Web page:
One key feature of `Skydive` is the ability to keep track of all the modifications of the topology. This is true for the Flow meaning packet capture as well. In this tutorial we will see how to leverage this with `Grafana` in order to graph metrics such as `sFlow`, `OpenvSwitch`, RTT metrics.

Skydive setup

In order to have the Skydive history working we need to setup a storage backend. To do so please check the History and Datastore section.

For the purpose of this example we will use a sandbox script that we provide in the Skydive repository.

This script requires to have OpenvSwitch up and running. It will create 2 network namespaces connected through a OpenvSwitch bridge.

./scripts/ start

To remove/delete the sandbox it will be :

./scripts/ stop

Taking a look at the Skydive WebUI we get the following topology.


We do provide a Grafana Docker image with the Skydive datasource enabled by default. Starting Grafana with Skydive is fairly simple.

docker run -d --name=grafana --net=host skydive/skydive-grafana-datasource

The default user/password is admin/admin.

We use the host networking so that Grafana will have access to our local Skydive.

Skydive as datasource

The Skydive datasource has to be add as the other Grafana datasources. The configuration will be really simple, we just need to enter the Skydive Analyzer endpoint (http://localhost:8082, by default).

First Graph, Interface Metrics

In order to have something to graph in Grafana we need to generate some traffic. We could make a simple ping from one namespace to the other :

sudo ip netns exec vm1 ping -s 512

But We would rather use the packet injector.

Now we have traffic we can go to Grafana to get it graph. The Skydive datasource is using the same language used for its API. It means that you can select the metrics using the Gremlin query language.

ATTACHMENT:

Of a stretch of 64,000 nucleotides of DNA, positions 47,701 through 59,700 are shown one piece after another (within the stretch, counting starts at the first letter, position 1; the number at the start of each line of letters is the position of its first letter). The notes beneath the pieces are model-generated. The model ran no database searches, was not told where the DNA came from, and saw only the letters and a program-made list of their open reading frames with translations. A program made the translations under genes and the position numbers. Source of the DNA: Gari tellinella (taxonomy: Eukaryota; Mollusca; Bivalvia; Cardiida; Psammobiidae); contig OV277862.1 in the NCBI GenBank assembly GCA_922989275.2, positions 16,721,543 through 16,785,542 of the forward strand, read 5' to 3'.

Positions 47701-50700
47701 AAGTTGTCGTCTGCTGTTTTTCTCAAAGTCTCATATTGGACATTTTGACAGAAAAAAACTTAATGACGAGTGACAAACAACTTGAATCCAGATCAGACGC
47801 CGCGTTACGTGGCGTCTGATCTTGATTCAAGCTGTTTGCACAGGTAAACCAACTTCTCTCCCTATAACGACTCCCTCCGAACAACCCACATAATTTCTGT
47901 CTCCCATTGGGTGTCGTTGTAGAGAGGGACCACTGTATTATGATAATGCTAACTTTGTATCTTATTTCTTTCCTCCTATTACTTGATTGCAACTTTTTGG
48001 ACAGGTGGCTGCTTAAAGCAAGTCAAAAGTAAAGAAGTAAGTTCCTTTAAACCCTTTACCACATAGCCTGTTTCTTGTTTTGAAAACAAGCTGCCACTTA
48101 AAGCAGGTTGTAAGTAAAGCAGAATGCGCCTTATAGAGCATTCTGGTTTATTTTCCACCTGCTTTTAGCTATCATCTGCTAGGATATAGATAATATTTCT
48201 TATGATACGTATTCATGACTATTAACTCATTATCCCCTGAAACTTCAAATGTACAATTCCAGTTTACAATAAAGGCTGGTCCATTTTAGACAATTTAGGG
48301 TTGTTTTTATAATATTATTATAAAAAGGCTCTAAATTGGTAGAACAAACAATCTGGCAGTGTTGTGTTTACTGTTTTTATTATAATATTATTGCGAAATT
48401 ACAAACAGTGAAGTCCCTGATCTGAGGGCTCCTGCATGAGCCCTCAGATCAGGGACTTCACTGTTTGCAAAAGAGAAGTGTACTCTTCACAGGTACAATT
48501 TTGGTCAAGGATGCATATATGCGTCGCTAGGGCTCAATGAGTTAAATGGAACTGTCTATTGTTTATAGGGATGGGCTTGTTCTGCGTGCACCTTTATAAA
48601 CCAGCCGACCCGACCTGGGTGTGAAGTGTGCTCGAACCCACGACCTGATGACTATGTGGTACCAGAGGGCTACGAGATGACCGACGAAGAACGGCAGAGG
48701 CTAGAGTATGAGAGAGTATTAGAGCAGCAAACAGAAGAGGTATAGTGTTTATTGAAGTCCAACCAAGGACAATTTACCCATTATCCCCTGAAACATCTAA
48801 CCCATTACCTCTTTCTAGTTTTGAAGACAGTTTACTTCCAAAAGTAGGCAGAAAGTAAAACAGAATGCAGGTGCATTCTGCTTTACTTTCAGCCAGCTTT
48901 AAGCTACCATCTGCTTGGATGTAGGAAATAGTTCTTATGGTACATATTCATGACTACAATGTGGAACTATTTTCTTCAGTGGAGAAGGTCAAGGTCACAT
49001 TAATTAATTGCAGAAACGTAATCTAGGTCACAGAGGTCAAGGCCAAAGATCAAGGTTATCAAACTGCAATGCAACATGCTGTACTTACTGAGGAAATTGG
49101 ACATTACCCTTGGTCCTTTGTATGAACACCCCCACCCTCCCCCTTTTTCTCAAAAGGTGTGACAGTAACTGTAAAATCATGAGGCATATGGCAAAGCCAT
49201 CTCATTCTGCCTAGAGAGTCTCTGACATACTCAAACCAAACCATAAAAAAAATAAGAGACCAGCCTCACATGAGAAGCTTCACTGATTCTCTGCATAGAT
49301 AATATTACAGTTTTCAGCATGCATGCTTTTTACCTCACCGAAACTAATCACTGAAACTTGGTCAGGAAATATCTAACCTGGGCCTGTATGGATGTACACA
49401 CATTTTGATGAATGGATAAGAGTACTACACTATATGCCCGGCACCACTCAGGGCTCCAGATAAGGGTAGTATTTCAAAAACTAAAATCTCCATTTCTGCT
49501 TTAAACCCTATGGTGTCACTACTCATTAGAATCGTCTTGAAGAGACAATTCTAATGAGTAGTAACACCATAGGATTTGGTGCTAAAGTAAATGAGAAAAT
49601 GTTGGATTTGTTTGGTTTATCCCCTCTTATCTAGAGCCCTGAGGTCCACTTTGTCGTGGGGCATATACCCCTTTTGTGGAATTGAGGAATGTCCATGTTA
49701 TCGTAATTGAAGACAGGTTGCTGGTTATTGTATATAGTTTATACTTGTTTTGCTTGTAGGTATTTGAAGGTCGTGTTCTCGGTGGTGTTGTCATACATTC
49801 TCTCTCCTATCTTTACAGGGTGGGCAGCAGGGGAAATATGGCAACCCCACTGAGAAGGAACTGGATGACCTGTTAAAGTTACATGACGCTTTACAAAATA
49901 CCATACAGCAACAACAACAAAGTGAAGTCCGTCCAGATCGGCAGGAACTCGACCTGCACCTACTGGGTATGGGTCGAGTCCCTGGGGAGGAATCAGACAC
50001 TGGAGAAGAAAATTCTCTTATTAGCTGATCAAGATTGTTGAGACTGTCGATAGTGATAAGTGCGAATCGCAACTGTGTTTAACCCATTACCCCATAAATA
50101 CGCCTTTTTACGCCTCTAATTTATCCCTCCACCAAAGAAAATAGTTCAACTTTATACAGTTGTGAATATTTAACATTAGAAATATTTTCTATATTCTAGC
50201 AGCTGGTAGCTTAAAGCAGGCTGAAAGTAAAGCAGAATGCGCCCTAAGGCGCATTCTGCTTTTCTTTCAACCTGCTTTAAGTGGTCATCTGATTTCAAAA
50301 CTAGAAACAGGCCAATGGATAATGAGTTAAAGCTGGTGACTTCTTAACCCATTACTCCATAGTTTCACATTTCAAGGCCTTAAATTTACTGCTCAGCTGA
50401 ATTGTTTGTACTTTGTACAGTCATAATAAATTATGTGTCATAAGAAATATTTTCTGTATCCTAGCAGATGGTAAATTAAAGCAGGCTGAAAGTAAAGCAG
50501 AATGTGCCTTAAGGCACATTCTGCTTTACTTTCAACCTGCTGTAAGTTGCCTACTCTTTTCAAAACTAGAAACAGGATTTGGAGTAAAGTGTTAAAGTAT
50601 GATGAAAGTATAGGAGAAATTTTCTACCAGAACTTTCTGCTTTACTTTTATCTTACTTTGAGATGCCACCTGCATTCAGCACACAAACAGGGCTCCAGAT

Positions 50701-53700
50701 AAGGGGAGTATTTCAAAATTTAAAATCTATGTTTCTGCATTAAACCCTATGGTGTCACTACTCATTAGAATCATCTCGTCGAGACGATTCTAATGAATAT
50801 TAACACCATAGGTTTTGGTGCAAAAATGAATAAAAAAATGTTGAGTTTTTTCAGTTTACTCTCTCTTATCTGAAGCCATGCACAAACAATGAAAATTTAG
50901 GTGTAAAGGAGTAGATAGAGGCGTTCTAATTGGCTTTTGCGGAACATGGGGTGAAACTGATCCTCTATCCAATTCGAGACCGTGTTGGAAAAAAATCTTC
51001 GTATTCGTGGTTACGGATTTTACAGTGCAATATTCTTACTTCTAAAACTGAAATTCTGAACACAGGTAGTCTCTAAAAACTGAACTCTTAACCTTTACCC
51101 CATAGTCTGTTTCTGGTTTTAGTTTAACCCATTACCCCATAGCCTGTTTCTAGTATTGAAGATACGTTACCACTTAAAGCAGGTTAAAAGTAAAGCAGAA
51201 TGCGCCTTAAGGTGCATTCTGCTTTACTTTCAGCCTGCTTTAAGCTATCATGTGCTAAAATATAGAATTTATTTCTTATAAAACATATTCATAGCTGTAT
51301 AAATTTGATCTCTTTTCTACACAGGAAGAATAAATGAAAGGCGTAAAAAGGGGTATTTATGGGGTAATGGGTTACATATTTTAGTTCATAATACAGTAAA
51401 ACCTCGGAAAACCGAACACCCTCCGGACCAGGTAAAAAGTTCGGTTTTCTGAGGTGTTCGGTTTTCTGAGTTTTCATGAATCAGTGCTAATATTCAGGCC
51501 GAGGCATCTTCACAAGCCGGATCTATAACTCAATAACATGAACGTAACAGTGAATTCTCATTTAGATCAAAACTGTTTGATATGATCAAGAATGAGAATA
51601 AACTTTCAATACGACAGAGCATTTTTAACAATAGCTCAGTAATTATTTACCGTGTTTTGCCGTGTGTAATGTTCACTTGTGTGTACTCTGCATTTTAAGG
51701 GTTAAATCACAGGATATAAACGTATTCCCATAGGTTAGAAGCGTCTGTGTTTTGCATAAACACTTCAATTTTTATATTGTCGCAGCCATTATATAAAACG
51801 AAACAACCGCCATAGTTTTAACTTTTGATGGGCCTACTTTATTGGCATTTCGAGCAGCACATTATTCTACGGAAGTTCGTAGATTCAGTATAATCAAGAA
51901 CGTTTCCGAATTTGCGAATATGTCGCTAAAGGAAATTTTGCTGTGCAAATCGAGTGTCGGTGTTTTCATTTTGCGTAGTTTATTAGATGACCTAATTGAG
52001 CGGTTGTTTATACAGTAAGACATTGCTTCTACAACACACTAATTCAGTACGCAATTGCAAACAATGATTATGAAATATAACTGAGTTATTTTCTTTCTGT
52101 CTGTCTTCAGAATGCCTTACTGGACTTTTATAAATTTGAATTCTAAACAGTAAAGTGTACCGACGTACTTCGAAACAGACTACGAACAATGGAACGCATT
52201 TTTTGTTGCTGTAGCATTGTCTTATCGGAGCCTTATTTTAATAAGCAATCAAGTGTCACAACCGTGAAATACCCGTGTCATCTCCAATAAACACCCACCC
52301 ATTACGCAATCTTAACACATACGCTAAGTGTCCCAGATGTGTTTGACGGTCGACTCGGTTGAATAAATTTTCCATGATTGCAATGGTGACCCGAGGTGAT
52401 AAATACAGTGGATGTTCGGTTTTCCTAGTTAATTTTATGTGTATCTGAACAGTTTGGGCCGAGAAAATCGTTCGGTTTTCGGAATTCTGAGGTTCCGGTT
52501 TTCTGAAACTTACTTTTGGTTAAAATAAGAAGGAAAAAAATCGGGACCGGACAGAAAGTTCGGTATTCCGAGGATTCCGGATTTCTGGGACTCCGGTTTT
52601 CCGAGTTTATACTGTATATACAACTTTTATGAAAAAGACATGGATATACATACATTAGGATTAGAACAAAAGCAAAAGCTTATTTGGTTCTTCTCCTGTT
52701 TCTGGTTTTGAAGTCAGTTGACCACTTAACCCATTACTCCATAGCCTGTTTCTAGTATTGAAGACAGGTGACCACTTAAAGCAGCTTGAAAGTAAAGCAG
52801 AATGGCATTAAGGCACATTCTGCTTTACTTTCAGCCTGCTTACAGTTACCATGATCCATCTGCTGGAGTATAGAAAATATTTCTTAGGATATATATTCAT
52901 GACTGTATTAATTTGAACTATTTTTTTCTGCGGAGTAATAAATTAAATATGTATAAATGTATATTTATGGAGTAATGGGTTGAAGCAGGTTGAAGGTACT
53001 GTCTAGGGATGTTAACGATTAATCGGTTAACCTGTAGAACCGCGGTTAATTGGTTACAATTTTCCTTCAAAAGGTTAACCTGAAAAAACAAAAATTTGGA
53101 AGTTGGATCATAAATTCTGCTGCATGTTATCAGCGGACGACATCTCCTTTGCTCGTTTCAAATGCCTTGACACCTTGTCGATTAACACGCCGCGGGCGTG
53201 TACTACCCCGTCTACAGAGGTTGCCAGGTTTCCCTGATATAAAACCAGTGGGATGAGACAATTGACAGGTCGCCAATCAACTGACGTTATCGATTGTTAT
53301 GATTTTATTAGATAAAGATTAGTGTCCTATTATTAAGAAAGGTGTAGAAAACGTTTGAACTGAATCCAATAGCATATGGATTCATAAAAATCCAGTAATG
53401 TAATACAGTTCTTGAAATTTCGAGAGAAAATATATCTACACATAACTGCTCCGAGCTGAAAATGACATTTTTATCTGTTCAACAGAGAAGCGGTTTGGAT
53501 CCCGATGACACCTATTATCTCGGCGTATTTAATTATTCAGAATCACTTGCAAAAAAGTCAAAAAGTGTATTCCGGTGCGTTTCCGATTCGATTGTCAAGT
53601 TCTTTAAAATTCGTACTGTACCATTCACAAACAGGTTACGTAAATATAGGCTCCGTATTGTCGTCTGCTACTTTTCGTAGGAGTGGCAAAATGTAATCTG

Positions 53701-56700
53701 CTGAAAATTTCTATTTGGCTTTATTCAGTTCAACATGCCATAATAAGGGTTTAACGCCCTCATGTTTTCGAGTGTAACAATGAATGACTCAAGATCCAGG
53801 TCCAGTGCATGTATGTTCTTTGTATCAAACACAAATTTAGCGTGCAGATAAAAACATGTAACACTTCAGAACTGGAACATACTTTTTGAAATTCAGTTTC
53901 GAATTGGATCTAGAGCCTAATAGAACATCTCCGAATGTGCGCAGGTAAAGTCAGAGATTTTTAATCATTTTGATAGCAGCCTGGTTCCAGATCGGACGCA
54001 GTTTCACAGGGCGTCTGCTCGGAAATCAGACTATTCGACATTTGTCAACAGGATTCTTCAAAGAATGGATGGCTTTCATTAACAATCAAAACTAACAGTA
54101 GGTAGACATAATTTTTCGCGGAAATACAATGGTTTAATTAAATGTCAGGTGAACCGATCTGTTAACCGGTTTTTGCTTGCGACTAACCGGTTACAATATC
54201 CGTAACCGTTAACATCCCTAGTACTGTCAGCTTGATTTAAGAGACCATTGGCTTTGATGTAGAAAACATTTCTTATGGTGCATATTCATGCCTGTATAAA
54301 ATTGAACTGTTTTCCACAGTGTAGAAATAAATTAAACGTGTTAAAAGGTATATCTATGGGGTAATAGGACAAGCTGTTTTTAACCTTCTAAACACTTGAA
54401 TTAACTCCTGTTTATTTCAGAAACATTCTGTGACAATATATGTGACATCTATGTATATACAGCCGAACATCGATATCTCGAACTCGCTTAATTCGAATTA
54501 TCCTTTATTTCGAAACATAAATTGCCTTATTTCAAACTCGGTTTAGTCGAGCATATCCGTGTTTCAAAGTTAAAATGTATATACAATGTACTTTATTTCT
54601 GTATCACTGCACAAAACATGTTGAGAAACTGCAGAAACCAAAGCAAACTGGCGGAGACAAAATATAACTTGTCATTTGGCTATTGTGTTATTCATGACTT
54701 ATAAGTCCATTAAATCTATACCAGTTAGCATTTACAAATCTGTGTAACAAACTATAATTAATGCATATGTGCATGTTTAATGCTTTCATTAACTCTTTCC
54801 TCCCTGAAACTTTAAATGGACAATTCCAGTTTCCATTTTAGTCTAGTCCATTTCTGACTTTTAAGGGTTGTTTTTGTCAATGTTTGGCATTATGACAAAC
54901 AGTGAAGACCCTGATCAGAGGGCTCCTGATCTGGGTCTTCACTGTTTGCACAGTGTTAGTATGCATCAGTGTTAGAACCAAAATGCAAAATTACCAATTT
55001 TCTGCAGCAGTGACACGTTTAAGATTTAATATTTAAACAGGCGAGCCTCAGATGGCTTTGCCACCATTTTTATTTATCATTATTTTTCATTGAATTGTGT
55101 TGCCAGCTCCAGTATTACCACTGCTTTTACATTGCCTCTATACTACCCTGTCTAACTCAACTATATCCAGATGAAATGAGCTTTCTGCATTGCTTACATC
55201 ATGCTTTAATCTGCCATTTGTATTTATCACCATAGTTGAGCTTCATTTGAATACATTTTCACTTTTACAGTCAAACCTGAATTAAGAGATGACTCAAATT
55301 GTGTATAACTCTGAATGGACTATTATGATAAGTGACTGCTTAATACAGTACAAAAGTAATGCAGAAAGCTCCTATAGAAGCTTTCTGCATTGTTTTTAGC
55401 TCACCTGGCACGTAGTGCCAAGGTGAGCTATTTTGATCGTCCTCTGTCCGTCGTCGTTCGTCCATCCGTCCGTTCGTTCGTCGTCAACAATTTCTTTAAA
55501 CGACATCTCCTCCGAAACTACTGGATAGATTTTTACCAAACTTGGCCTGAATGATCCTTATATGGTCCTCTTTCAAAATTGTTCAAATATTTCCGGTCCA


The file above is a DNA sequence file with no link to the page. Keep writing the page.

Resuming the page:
In order to graph our packets we will select on veth pair belonging the a namespace.

G.V().Has('Name', 'vm1-eth0')

In the query editor it will look like :

Here we used the Interface metrics but we could use the OpenvSwitch metrics as well, this is just a matter of select the Type.

Packet capture, sFlow, RTT, etc.

So we used the Interfaces metrics to graph the traffic but as Skydive is also about capture we will graph using this feature in the following examples.

OpenvSwitch sFlow capture

In order to get sFlow packet from OpenvSwitch we need to start a capture on the bridge. Skydive will select sFlow by default with default polling rate and sampling rate. This can be adapted using the advanced options.

The Gremlin expression in the query editor will be as following with the sFlow :

OpenvSwitch reports also internal information like the memory used :

Finally RTT

Skydive compute the RTT using two-way packets, like SYN/SYN-ACK or ICMP ECHO/REPLY.

In order to get the RTT we start a capture on the eth0 interface of one network namespace.

Then it is just matter of selecting the RTT metric in the query editor.

Let’s add a bit of latency….

sudo tc qdisc add dev vm1-eth0 root netem delay 400ms

Which gives…